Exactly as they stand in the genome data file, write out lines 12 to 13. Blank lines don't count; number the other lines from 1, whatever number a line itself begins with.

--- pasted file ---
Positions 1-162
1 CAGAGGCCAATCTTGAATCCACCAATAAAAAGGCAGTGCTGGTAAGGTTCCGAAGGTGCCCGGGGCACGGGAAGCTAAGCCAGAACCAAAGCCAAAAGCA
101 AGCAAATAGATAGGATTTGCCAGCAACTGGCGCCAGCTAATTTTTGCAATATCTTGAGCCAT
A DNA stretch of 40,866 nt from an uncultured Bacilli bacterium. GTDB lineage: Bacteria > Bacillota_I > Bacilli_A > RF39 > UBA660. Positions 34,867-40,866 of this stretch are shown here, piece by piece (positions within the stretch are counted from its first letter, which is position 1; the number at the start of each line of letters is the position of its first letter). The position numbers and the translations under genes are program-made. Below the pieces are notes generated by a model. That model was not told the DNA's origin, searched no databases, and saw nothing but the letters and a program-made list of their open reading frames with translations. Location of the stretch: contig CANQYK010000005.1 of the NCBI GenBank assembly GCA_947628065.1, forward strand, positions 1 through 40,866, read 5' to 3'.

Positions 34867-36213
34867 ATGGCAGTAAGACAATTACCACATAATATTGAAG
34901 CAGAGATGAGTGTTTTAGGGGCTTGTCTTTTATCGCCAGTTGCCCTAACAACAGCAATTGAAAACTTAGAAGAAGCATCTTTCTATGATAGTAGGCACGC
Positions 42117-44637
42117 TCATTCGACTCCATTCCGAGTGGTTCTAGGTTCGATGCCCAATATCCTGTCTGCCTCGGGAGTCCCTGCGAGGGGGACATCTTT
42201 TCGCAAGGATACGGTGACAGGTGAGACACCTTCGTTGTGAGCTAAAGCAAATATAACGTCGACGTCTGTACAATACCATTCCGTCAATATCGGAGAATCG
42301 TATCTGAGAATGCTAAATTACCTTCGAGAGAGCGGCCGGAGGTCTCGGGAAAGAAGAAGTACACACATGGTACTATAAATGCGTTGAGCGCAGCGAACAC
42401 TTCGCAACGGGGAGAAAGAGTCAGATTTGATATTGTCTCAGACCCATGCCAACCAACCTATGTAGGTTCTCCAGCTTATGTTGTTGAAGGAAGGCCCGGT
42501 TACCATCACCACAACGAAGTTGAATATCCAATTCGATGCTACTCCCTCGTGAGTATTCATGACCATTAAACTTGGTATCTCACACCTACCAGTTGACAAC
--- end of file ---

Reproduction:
42401 TTCGCAACGGGGAGAAAGAGTCAGATTTGATATTGTCTCAGACCCATGCCAACCAACCTATGTAGGTTCTCCAGCTTATGTTGTTGAAGGAAGGCCCGGT
42501 TACCATCACCACAACGAAGTTGAATATCCAATTCGATGCTACTCCCTCGTGAGTATTCATGACCATTAAACTTGGTATCTCACACCTACCAGTTGACAAC